Blood samples were predialysis except for the postdialysis serum urea nitrogen obtained to calculate urea kinetics. Blood samples were drawn using uniform techniques in all dialysis facilities across the nation and were transported to the Central DaVita Laboratory in Deland, FL, within 24 h. All laboratory values were measured via automated and standardized methods in the DaVita Laboratory. Most laboratory values, including complete blood cell counts and serum levels of bicarbonate (HCO3−), urea nitrogen, albumin, creatinine, phosphorus, potassium, and total iron binding capacity (TIBC), were measured at least monthly. Serum ferritin was measured quarterly. Hemoglobin was measured weekly to biweekly in most patients. Single pool Kt/V, a reflection of dialysis dose, and normalized protein nitrogen appearance (nPNA), also known as normalized protein catabolic rate, an estimation of daily protein intake, were calculated monthly in DaVita central laboratory according to Daugirdas et al. (23) using urea kinetic modeling software.
The entire HCO3− range was divided into 12 categories (<17, ≥27, and 10 increments of 1 mEq/L in between). Ten laboratory variables were also selected to ascertain the patient’s nutritional and/or inflammatory status, together referred to as MICS (10), especially because each of these variables is associated with morbidity and mortality in MHD patients: (1) Serum albumin, which has strong associations with inflammation and comorbid conditions in MHD patients (24–26); (2) nPNA as a marker of daily protein intake; (3) serum TIBC, which is associated with subjective global assessment of nutrition (27); (4) serum ferritin, a possible indicator of inflammation (28); (5) serum creatinine, a marker of muscle mass and meat intake (29); (6) serum calcium, which correlates with coronary calcification (30); (7) serum phosphorus, which correlates with protein intake (30); (8) peripheral white blood cell (WBC) count, which may correlate with serum C-reactive protein (31); (9) percentage of lymphocytes in the WBC, a potential nutritional marker that was shown recently to have independent associations with mortality in MHD patients (32); and (10) blood hemoglobin (33).
Because the dialysis population is a dynamic cohort with a high turnover rate, a nonconcurrent cohort was formed to include all existing MHD patients of the first quarter of observation (q1) and all MHD patients of the subsequent quarters (q2 through q8) of the 24-mo study. A baseline value was created for each measure by left-truncating the first available 3-mo averaged value of the entry quarter for each patient.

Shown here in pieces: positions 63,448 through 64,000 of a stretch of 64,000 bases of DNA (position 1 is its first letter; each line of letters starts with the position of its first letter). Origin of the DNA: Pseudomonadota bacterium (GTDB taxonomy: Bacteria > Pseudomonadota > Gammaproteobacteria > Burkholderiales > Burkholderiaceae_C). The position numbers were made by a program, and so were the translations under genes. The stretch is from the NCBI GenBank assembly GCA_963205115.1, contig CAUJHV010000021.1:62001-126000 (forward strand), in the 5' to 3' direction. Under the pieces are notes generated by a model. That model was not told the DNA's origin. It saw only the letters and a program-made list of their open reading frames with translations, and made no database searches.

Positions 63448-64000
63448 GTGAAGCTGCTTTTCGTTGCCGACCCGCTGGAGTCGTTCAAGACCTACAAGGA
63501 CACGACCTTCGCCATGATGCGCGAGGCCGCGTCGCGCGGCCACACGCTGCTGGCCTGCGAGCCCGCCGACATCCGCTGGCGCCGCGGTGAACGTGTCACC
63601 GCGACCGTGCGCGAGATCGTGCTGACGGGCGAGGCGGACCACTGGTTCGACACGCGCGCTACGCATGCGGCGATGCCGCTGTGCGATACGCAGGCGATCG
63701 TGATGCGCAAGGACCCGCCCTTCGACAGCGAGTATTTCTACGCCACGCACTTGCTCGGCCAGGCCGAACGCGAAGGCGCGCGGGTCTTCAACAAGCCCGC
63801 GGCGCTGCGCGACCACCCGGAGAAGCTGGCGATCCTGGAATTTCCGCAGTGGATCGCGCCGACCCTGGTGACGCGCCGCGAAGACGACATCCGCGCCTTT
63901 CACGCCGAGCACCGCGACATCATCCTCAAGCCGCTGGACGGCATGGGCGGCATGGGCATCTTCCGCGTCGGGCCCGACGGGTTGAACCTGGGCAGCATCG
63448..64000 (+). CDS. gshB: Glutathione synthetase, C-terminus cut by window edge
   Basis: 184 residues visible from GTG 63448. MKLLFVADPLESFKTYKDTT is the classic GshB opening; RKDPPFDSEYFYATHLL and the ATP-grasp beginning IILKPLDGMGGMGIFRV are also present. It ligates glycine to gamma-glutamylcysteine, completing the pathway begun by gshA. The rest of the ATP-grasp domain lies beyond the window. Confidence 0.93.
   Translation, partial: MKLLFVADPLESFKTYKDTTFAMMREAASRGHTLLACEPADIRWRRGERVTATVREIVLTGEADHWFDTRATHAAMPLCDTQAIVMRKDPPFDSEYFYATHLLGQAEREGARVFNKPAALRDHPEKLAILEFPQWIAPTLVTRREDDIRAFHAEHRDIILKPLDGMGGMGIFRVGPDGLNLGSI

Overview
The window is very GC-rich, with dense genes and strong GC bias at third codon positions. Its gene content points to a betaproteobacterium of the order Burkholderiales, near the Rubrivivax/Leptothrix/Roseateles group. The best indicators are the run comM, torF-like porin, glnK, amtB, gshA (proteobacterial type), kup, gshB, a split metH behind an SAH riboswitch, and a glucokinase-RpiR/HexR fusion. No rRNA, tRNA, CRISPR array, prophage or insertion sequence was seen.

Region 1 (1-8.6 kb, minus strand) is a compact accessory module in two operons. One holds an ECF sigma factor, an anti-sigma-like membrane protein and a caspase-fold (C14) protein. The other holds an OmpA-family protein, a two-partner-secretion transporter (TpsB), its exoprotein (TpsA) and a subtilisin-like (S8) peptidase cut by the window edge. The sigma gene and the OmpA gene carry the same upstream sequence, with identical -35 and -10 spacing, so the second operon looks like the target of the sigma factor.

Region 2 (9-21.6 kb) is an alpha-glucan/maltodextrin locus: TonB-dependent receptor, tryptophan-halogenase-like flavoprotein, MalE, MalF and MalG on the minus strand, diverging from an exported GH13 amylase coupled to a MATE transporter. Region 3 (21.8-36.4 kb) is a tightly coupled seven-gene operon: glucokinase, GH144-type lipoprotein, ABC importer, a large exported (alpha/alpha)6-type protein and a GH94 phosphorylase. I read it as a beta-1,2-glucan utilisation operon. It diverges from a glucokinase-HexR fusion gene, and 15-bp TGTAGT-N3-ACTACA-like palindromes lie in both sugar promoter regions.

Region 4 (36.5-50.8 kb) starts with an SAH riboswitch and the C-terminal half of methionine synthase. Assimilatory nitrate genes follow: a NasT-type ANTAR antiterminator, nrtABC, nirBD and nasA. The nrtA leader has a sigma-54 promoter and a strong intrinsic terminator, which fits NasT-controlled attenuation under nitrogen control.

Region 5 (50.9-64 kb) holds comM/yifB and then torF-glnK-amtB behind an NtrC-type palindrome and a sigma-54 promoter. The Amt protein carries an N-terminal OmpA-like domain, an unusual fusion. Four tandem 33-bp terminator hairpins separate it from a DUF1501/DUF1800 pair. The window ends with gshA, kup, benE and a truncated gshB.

In addition to standard descriptive statistics, the Cox proportional hazard regression for truncated and censored data were used to determine whether the 24-mo survival was associated with baseline categories of serum HCO3−. The reference category (with which the death risk in other categories is compared) was the serum HCO3− range between 22 and 22.9 mEq/L. This range of serum HCO3− was chosen as the reference because it was adjacent to and had sample size similar to the modal category, had the highest numbers of death cases, and allowed for the most precise comparison with other HCO3− categories.
For each analysis, three models were examined on the basis of the level of multivariate adjustment: (1) Unadjusted models, which included HCO3− categories, entry quarter, and mortality data; (2) case-mix and dialysis dose models, which were adjusted for age, gender, race and ethnicity, diabetes, vintage categories, primary insurance (Medicare, Medicaid, private, and others), marriage status (married, single, divorced, widowed, and others), standardized mortality ratio of the dialysis clinic during entry quarter as reported by the United States Renal Data System (34), residual renal function during the entry quarter, the Kt/V (single pool), and dialysate bath bicarbonate concentration; and (3) case-mix plus MICS adjusted models, which included all of the above-mentioned covariates as well as 12 indicators of nutritional status and inflammation, including prescribed erythropoietin (EPO) dose (or EPO resistance index, i.e., EPO dose divided by averaged hemoglobin ), protein intake (nPNA), serum phosphorus, calcium, albumin, TIBC, ferritin and creatinine, WBC count, lymphocyte percentage, hemoglobin level, and body mass index (BMI; postdialysis dry weight [kg] divided by height squared [m2] [36,37]). Missing covariate data (<5%) were imputed by the mean or median of the existing values, whichever was appropriate. The only exception was the bath bicarbonate, which had approximately 25% missing data; hence, a dummy variable that also included an additional category for the missing bath bicarbonate value was created. All descriptive and multivariate statistics were carried out by the Stata, version 7.0 (College Station, TX).